Canadian insider reporting requirements are set out in National Instrument 55-104 Insider Reporting Requirements and Exemptions and its related companion policy. The following is a brief overview of insider reporting obligations:
You are deemed to be a “Reporting Insider” of Superior if (a) you are a director or the CEO, CFO or COO of Superior or one of Superior’s major subsidiaries (defined as entities that represent 30% or more of the consolidated assets or revenue of Superior based on a look back at the most recent annual or interim financial statements), or (b) you are a person responsible for a principal business unit, division or function of Superior, or (c) you are a shareholder that controls 10% or more of the securities of Superior (calculated on a post-conversion beneficial ownership basis), or (d) regardless of your title and position with Superior, you (i) in the ordinary course of business receive or have access to information as to material facts or material changes concerning Superior before the material facts or material changes are generally disclosed; and (ii) directly or indirectly exercise, or have the ability to exercise, significant power or influence over the business, operations, capital or development of Superior.
The definition of the term “Reporting Insider” in securities legislation is very technical and you are encouraged to contact any one of the Designated Officers if you are unsure whether you are deemed to be a Reporting Insider of Superior.
A Reporting Insider of Superior is required to file an initial insider report within ten days of becoming a Reporting Insider (unless the Reporting Insider does not have any beneficial ownership of, control or direction over, whether direct or indirect, in securities of Superior) and subsequent insider reports within five days following any trade in securities or related financial instruments of Superior.
Insider trading reports are required to be filed electronically on the “System for Electronic Disclosure by Insiders” or “SEDI”. SEDI is an Internet-based system for reporting insider trading information and can be located at www.sedi.ca. Insider reports (excluding certain personal information) that are filed on SEDI are accessible to the public via the Internet.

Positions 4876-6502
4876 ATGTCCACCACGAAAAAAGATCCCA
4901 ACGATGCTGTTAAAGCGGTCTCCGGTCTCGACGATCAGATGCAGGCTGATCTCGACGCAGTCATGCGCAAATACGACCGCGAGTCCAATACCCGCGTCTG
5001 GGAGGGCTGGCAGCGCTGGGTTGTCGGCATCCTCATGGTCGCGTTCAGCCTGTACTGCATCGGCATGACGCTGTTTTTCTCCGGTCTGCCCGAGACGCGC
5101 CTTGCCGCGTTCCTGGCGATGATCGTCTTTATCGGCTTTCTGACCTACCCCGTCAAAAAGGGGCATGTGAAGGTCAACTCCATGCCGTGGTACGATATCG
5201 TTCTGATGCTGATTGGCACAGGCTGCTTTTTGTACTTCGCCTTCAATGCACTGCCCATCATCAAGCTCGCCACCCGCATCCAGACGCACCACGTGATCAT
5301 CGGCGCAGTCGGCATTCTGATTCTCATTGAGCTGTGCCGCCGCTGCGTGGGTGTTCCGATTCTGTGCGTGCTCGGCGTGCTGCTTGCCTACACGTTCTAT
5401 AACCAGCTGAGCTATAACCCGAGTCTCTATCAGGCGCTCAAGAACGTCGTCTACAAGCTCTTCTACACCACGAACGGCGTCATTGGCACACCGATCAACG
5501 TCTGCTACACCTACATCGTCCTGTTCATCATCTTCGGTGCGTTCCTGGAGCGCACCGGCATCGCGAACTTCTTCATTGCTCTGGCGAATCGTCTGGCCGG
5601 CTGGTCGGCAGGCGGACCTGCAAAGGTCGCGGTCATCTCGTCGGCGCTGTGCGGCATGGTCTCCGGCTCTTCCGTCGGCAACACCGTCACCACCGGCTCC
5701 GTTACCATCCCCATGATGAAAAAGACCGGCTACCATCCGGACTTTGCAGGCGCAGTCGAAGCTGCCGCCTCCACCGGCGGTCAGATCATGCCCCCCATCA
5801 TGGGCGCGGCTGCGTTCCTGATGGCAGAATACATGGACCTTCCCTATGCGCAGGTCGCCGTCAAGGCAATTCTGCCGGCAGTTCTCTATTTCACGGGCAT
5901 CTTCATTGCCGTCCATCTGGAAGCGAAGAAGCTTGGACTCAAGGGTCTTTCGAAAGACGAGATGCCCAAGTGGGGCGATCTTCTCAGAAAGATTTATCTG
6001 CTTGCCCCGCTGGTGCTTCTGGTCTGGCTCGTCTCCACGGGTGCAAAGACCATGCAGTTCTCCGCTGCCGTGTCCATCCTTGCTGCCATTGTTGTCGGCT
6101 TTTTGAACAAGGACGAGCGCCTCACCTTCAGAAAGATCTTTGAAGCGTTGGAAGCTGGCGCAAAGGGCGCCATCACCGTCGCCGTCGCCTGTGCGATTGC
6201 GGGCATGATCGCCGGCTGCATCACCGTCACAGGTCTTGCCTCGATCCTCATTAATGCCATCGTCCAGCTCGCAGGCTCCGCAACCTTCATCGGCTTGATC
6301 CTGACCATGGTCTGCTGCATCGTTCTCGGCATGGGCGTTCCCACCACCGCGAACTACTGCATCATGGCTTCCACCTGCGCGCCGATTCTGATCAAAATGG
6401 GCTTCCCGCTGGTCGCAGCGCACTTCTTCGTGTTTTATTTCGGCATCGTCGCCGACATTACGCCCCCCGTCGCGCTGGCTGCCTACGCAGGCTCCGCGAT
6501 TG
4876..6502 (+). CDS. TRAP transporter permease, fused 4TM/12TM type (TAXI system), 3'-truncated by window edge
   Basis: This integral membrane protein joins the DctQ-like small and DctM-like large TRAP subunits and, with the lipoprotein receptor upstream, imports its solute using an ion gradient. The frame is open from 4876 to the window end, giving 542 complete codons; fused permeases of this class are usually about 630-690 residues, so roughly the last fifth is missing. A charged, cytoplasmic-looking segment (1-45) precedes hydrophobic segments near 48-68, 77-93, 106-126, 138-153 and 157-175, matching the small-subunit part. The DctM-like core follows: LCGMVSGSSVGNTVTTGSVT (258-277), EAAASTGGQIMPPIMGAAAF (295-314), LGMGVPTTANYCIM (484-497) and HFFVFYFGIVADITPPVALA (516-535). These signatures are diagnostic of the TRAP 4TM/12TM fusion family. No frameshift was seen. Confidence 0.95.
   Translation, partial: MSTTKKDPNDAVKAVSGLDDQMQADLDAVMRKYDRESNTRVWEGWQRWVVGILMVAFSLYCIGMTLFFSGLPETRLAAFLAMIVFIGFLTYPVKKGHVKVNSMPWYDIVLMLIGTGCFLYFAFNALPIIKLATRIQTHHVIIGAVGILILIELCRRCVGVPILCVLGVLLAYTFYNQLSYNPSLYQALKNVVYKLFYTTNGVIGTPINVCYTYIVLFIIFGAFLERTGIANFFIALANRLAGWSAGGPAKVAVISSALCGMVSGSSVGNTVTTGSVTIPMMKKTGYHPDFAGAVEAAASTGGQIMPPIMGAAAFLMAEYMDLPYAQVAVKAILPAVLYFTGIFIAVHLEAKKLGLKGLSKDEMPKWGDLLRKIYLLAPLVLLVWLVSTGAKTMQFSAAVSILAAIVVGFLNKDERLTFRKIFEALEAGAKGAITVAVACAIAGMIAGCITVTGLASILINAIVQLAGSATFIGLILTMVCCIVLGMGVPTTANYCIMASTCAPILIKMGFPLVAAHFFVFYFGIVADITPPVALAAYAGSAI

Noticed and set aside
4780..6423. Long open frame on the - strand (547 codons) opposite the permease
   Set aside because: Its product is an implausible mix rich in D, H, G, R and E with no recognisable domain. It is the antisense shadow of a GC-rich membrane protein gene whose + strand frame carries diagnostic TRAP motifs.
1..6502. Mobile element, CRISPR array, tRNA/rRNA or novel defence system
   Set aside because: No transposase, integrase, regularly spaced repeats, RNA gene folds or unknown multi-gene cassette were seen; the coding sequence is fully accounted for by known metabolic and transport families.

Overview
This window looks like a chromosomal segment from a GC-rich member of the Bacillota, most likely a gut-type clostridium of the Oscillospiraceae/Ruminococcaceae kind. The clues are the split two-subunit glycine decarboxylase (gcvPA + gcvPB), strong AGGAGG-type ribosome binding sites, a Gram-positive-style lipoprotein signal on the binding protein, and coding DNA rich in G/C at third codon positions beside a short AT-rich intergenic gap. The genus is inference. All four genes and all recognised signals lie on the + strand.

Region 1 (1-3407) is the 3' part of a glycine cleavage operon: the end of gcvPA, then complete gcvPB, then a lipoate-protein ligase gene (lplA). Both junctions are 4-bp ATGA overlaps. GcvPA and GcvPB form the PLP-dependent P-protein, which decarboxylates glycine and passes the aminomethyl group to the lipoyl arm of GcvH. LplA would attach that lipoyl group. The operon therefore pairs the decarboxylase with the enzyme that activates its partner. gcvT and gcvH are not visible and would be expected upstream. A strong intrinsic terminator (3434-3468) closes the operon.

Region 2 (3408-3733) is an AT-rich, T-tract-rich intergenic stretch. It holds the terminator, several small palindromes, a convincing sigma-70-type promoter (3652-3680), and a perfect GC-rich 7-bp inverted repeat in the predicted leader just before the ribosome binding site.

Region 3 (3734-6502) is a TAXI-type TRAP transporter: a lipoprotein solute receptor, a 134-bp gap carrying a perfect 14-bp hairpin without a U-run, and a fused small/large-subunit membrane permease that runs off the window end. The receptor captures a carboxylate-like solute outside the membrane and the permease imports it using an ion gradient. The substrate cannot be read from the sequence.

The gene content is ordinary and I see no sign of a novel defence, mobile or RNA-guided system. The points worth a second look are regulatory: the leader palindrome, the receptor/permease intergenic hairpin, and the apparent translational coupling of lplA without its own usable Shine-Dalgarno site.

To assist insiders with their reporting obligations, Superior Plus will prepare and file insider trading reports on behalf of insiders. In order for Superior to prepare an insider's initial insider report, insiders are asked to provide the number of securities of Superior held by them on the date they became an insider of Superior and any subsequent trades made in such securities by e-mailing or telephoning Lorne O’Reilly, General Counsel of Superior, at LOReilly@superiorplus.com or (403) 730-5829 with the required information.
The British Columbia, Manitoba, Ontario and Quebec Securities Commissions levy fees for late filing of insider reports. In British Columbia, the late payment fee is currently $50 per late report and in Manitoba and Ontario, the late payment fee is $50 per day, subject to a maximum of $1,000 per insider, per issuer, per financial year and in Quebec, the late payment fee is $100 per day, subject to a maximum of $5,000 per transaction. It is the insider’s obligation to pay any late payment fees.
Violations of insider trading and tipping prohibitions can result in severe consequences under securities and corporate laws, which in Canada can include fines (to a maximum fine equal to the greater of three times the profit made or loss avoided and $5,000,000), injunctions against future violations, civil liability and a jail term of up to five years, in addition to general embarrassment and damage to his or her reputation. Further, the reputation of Superior Plus may be damaged, and it may be exposed to liability. A breach of this policy is considered a breach of the employment contract with Superior Plus and as such, violators may be immediately dismissed for cause.
Any questions concerning insider trading matters should be directed to any one of the Disclosure Policy Officers.
This policy was approved by the Board of Directors on November 2, 2010 and amended on May 2, 2012.